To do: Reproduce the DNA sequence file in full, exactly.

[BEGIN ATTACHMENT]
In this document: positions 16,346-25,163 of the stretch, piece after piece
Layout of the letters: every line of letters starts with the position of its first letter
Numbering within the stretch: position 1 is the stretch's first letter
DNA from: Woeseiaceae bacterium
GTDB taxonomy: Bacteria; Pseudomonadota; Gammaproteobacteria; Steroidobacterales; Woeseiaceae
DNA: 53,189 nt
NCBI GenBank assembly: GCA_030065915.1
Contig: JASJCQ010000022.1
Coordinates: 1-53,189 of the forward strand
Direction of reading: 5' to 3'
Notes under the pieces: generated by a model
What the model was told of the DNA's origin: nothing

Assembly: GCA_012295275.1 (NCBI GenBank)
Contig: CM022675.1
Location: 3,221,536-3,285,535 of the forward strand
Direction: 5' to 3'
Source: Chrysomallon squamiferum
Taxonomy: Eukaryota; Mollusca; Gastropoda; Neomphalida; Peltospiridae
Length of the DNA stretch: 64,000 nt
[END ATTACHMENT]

In this document: positions 16,346-25,163 of the stretch, piece after piece
Layout of the letters: every line of letters starts with the position of its first letter
Numbering within the stretch: position 1 is the stretch's first letter
DNA from: Woeseiaceae bacterium
GTDB taxonomy: Bacteria; Pseudomonadota; Gammaproteobacteria; Steroidobacterales; Woeseiaceae
DNA: 53,189 nt
NCBI GenBank assembly: GCA_030065915.1
Contig: JASJCQ010000022.1
Coordinates: 1-53,189 of the forward strand
Direction of reading: 5' to 3'
Notes under the pieces: generated by a model
What the model was told of the DNA's origin: nothing

Assembly: GCA_012295275.1 (NCBI GenBank)
Contig: CM022675.1
Location: 3,221,536-3,285,535 of the forward strand
Direction: 5' to 3'
Source: Chrysomallon squamiferum
Taxonomy: Eukaryota; Mollusca; Gastropoda; Neomphalida; Peltospiridae
Length of the DNA stretch: 64,000 nt